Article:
|Variable||Follow-up (person-years)||Deaths||Unadjusted HR||P-value||Adjusted HR||95% CI||P-value|
|Age at ART initiation|
|< 30 years||854||19||1||1|
|30–41 years||1463||31||0.96||0.886||1.14||(0.63, 2.04)||0.667|
|> 41 years||657||20||1.38||0.311||1.62||(0.84, 3.15)||0.151|
|Reported exposure route of HIV infection|
|Homosexual contact||290||4||0.70||0.503||0.55||(0.19, 1.53)||0.252|
|Injecting drug use||311||17||2.27||0.005||1.96||(1.05, 3.66)||0.035|
|Prior AIDS diagnosis at ART initiation|
|Hepatitis B virus coinfection|
|Not tested||982||35||2.17||0.002||2.60||(1.58, 4.28)||< 0.001|
|Hepatitis C virus coinfection|
|Not tested||1349||37||1.51||0.118||1.05||(0.47, 2.38)||0.902|
|CD4 count at TB diagnosis|
|≤ 100 cells/μL||716||22||1||1|
|≥ 101 cells/μL||893||15||0.55||0.076||0.69||(0.35, 1.36)||0.282|
|HIV viral load at TB diagnosis|
|< 500 copies/mL||113||4||1||1|
|≥ 500 copies/mL||26||1||1.17||0.886||1.52||(0.17, 13.74)||0.707|
|Type of TB|
|Not tested or reported||871||8||0.32||0.003||0.31||(0.14, 0.70)||0.005|
|Time interval between initiation of TB therapy and ART initiation|
|TB diagnosed while on ART||611||23||1||1.00|
|ART not yet started||441||13||0.63||0.197||0.80||(0.39, 1.66)||0.551|
|Early ART after TB therapy initiation||896||19||0.61||0.114||0.69||(0.37, 1.28)||0.239|
|Delayed ART after TB therapy initiation||1025||15||0.51||0.050||0.57||(0.29, 1.12)||0.101|
TB is highly prevalent in Asia, accounting for 55% of all global cases in 2008 . Our group previously reported that TB was the most common AIDS-defining diagnosis (45%) in TAHOD patients, and that survival after TB diagnosis was 50% lower than that of patients without an AIDS-defining illness .
Clinical trial data have shown that the optimal time to begin ART in HIV/TB-coinfected patients is earlier than has previously been recommended [10, 18]. The CAMELIA trial in Cambodia showed that early ART initiation (within 2 weeks of initiation of TB therapy) improved survival in patients with CD4 T-cell counts < 50 cells/μL . These results were confirmed by two additional trials: the global STRIDE study and the South African SAPiT trial [11, 19]. In these trials, early or immediate ART initiation was also associated with an increased risk of IRIS, but did not result in poorer overall survival. Although the risk−benefit balance of earlier initiation of ART after initiation of TB treatment is not clear for patients with higher CD4 T-cell counts, WHO changed TB/HIV management guidelines on the basis of these robust results.
Our observational study showed that the treatment outcomes and overall mortality of patients with TB in whom ART was initiated early did not significantly differ from those of patients with delayed ART initiation. The lower overall mortality rate in our cohort of 2.35 per 100 person-years and different endpoints are possible reasons why we could not detect a difference between the groups. Specifically, the rates of death in the CAMELIA trial were 8.28 per 100 person-years in the early ART group and 13.77 per 100 person-years in the delayed ART group . The primary composite endpoint of the global STRIDE study was new AIDS-defining illness or death, which demonstrated the benefit of early ART initiation among patients with CD4 T-cell counts < 50 cells/μL . Because of the small numbers of cases in our cohort within the multiple treatment categories and CD4 strata, we did not perform subgroup analyses breaking down the CD4 T-cell count categories.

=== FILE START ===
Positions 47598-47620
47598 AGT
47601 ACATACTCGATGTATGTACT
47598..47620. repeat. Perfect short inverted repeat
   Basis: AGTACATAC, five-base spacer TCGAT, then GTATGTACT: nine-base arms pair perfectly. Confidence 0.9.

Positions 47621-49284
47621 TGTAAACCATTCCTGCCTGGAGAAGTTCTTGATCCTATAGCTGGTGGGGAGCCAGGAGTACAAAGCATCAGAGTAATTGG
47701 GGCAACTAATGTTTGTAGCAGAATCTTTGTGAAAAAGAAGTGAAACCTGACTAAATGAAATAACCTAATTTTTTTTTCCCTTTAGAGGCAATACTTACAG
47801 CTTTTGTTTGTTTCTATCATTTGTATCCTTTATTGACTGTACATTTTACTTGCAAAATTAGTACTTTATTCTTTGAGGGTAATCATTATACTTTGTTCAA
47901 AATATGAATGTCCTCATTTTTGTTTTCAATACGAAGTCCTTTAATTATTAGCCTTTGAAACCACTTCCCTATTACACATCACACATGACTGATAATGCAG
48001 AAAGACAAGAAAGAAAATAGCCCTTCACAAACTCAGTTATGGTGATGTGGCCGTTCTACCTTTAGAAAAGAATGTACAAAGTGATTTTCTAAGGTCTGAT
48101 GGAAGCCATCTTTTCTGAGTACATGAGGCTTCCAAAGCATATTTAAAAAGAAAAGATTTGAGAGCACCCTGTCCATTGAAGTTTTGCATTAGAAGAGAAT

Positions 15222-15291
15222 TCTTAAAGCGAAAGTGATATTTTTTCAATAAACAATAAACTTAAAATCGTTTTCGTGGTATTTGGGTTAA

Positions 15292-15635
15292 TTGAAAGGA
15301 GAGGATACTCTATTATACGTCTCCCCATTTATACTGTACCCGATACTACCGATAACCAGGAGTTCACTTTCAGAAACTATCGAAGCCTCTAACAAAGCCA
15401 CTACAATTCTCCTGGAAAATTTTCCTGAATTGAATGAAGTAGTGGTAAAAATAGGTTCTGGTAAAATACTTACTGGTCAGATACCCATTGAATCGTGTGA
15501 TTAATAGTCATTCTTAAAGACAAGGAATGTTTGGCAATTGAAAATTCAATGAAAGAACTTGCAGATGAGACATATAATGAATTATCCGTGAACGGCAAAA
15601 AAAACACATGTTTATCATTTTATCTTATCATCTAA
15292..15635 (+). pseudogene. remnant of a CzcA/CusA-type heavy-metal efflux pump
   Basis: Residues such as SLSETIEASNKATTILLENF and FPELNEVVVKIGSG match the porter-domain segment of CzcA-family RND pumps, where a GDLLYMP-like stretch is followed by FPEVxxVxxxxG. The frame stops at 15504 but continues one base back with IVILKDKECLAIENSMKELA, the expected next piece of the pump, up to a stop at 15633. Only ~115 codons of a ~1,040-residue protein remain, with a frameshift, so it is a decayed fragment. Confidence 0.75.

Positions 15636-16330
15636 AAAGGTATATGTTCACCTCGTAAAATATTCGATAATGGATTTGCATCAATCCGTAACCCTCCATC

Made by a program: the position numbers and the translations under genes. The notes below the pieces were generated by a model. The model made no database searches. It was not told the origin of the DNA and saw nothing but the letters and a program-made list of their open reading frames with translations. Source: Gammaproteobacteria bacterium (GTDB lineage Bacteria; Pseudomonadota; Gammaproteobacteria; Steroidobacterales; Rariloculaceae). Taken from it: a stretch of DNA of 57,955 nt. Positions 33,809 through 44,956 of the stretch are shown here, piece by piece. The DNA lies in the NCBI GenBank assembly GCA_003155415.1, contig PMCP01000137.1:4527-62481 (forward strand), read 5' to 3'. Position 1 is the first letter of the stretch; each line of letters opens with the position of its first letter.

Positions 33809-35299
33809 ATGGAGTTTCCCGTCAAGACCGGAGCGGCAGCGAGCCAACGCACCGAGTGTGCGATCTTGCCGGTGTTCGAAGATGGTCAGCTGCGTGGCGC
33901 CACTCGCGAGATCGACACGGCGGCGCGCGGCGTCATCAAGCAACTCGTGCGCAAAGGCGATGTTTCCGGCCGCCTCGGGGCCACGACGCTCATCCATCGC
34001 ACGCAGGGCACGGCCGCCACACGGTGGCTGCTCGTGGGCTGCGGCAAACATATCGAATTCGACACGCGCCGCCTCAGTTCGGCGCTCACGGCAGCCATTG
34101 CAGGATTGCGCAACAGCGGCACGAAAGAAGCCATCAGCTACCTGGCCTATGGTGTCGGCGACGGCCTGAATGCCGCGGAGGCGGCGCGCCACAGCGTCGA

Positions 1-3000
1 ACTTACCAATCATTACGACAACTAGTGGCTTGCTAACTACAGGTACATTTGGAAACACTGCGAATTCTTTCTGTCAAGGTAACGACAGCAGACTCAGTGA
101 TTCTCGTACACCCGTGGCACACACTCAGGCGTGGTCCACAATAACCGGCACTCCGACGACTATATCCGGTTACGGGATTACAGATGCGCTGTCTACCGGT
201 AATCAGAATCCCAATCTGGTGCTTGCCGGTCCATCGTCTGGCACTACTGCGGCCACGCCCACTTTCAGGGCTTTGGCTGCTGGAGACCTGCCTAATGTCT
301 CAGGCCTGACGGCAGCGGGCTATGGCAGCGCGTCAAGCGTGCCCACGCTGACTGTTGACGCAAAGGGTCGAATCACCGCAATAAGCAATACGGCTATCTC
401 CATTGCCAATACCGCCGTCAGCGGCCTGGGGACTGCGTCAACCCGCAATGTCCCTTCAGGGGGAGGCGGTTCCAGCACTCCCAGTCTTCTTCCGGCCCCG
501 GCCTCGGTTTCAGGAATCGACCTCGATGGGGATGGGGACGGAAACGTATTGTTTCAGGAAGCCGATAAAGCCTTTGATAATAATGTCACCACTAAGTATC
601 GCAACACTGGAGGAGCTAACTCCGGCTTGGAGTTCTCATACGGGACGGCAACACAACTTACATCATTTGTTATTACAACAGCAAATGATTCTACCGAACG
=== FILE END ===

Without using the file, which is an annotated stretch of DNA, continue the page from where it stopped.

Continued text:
Patient data for our study were collected before regional HIV/TB treatment recommendations were changed and reflect how TB management was practically implemented for patients with moderate to severely suppressed immune systems. To our knowledge, this study is the first in our region to compare the clinical outcomes of nontrial patients who were diagnosed with TB after ART initiation and those who had TB prior to ART initiation. Interestingly, our data showed that those diagnosed with TB while on ART may have a poorer prognosis than those who had TB prior to ART initiation. High incidence rates of TB have been reported shortly after ART initiation both in developed countries and in resource-limited settings . Among 191 individuals who developed TB while on ART in our cohort, 108 (56%) had TB treatment within 1 year after initiating ART. Incident TB during ART can arise because of residual immunodeficiency, and some cases of previously subclinical disease may manifest because of restoration of TB antigen-specific immune responses. A subset of these cases may have inflammatory symptoms consistent with IRIS . While the use of ART decreases the risk of developing TB by 70–90% [22-24], our data reinforce the importance of latent TB screening and treatment and the recommendation to carefully exclude TB prior to ART initiation to avoid unmasking TB and its associated morbidity and mortality [25-27].
It is unclear why patients diagnosed with TB while on ART had a poorer prognosis compared with the other groups with ART after TB treatment. The patients who started ART before TB diagnosis were more likely to have prior AIDS diagnoses, suggesting that they could have had a history of greater immunodeficiency compared with those who started ART after TB diagnosis. Some of those who had previously initiated ART also had first-line ART failure at the time of TB diagnosis, which could have resulted in poorer outcomes than for ART-naïve patients starting a suppressive antiretroviral regimen. TB as unmasking IRIS may have a worse prognosis than TB without IRIS or TB with paradoxical IRIS.